The measles outbreak, the threat of Zika, and the contaminated water crisis in Flint, Michigan, all underscore a central point: we cannot take public health for granted. Despite its success — a century of disease elimination, injury prevention, and housing, transportation and sanitation systems that improve health and create longer lives — support for public health is waning. And as the example of Flint makes clear, when the nation stops investing in public health, the public's health is the price we pay. All Americans depend on public health, yet this critical part of society is rarely discussed on the presidential campaign trail.
We hear rhetoric about fixing health care in America, but not enough about the conditions that help us avoid getting sick in the first place — the conditions responsible for 70 percent of our health, according to decades of peer-reviewed scholarship. For years we had a great track record, when reformers fought for better conditions in crowded tenement houses and sweatshops, a movement that dramatically improved urban health. As these unhealthy conditions are no longer the norm, the need to keep monitoring working and living conditions is more commonly overlooked.
Building a consistent environment for public health requires an understanding of the wide range of factors that influence it. That, in turn, necessitates public support for funding to address those factors. Voters must demand that public health be a priority, or government officials, like those in Flint, will ignore it and force Americans to face unnecessary risk.
To build and maintain healthy environments, there is a wide range of needs that demand attention even without a looming crisis. They include essential delivery and regulatory systems that make day-to-day living possible: water, sewer, and trash collection systems and laws ensuring safe air, food, and water.
Will the water in Flint serve as the canary in our coalmine? As the city's failed water system is addressed, it should spark a nationwide review of water systems everywhere to ensure that this kind of failure does not occur elsewhere. According to the Natural Resources Defense Council, "Our nation's drinking water infrastructure often remains 'out of sight, out of mind,' yet it is in a state of serious disrepair." Flint's appalling crisis may end up creating an opportunity: not just to rebuild century-old water systems throughout the country but to build safer, more efficient systems that help us conserve a valuable natural resource.
The United States does not have the best record of maintaining our infrastructure. The American Road & Transportation Builders Association recently issued a report saying that nearly 59,000 U.S. bridges are structurally deficient. And that's visible infrastructure. It's even easier to underinvest in the mechanisms that are invisible -- especially water and sewer systems. According to CNN, 90 percent of Flint's water problems could have been avoided by adding an anti-corrosive agent that would have cost about $100 a day.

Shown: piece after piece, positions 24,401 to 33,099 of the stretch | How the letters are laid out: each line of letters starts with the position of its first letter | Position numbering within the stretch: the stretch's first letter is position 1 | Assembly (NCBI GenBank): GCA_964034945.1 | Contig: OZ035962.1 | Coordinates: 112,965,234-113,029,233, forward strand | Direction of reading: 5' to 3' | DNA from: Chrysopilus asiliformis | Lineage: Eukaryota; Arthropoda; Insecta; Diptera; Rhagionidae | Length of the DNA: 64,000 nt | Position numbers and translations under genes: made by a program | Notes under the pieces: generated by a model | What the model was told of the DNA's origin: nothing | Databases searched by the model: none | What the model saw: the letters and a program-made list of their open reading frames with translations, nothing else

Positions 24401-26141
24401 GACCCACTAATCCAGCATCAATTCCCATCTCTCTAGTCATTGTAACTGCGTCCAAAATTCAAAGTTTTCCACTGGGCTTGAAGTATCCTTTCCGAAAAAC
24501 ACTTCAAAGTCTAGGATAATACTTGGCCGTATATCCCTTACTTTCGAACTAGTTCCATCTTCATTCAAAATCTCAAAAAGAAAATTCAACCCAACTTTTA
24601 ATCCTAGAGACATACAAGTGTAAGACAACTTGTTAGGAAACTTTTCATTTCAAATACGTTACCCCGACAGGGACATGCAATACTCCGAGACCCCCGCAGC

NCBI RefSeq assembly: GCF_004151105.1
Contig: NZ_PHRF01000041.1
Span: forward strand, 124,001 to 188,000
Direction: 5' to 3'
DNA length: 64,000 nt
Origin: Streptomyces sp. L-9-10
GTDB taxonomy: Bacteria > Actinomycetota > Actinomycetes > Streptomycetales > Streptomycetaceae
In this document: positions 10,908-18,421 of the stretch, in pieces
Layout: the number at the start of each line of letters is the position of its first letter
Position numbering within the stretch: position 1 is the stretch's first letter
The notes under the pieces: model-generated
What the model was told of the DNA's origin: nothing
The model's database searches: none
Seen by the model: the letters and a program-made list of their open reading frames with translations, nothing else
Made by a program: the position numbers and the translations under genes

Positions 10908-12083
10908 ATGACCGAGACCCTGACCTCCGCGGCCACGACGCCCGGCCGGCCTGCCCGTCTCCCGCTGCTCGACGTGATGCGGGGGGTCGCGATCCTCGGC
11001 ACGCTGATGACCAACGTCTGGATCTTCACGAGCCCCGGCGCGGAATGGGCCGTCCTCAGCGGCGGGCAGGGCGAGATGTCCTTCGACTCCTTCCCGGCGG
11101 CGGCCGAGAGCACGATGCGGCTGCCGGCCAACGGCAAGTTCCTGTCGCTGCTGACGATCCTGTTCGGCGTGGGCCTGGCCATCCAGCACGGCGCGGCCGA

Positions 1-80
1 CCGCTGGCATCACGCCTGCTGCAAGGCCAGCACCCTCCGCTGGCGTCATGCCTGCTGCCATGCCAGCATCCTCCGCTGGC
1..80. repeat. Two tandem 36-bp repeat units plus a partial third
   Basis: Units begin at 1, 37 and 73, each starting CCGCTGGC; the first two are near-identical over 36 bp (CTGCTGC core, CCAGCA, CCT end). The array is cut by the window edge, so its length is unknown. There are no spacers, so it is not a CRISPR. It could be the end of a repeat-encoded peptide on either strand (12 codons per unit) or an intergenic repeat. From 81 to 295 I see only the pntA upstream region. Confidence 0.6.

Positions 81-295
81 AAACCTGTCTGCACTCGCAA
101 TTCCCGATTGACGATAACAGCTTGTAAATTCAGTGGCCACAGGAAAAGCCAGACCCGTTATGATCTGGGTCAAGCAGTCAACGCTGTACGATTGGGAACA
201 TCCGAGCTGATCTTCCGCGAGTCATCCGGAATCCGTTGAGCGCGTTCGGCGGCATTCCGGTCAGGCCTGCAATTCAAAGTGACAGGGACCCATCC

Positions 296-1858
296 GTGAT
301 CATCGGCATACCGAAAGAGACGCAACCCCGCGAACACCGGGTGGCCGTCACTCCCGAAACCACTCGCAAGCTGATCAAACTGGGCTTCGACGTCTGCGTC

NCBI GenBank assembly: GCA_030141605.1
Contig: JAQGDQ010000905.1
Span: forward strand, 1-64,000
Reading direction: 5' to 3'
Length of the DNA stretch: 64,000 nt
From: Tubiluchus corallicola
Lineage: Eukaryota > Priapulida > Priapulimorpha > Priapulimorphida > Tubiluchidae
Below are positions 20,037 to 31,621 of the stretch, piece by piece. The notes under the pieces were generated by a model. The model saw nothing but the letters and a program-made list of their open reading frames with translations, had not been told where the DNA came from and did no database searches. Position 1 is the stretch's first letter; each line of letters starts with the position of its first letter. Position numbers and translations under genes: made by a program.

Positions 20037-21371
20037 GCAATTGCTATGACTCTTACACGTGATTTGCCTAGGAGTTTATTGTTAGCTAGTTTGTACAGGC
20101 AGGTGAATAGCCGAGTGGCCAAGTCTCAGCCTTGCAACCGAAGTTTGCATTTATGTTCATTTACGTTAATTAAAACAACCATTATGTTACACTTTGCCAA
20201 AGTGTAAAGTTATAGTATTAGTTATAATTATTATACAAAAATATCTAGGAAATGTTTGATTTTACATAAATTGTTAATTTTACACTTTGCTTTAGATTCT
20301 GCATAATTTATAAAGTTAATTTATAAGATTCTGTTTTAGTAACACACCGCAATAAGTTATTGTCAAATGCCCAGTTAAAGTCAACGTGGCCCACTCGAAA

This is also true of food inspection, which takes place largely out of view and has historically been underfunded. According to The New York Times, the Food and Drug Administration needed $580 million from 2011 to 2015 to carry out changes required by the Food Safety Modernization Act. As of April 2015, Congress had appropriated less than half of that amount.
Other components of public health that require reinvestment are our basic living conditions -- how we live, travel, and spend our free time. Creating an infrastructure that makes it easier for people to walk and get exercise is vital to maintaining health and reducing obesity and chronic conditions that stem from it. Functioning mass transit gets people out of cars; new bike lanes enhance rider safety, and well-maintained sidewalks and parks encourage people of all ages to walk, exercise, and relax free of traffic.
Reinvestment is also necessary to allow the mechanisms for public health to be coordinated with health care systems. If high blood pressure or diabetes is widespread in a particular community, for instance, local approaches to reducing their incidence should be studied and implemented. Similar collaboration between medical care and a strong public health sector is needed to contain infectious diseases like measles. We need to find ways to align the goals of the medical and public health communities — and it starts with strong investment in prevention, which is necessary both to avoid disease and to care for the sick.
The presidential candidates should be talking about their commitments to public health. On March 6th, the Democrats will hold a debate in Flint, a perfect location for this discussion. But both parties should be making public health a top priority. With public health responsible for the health of most Americans, it must never be a victim of its own success.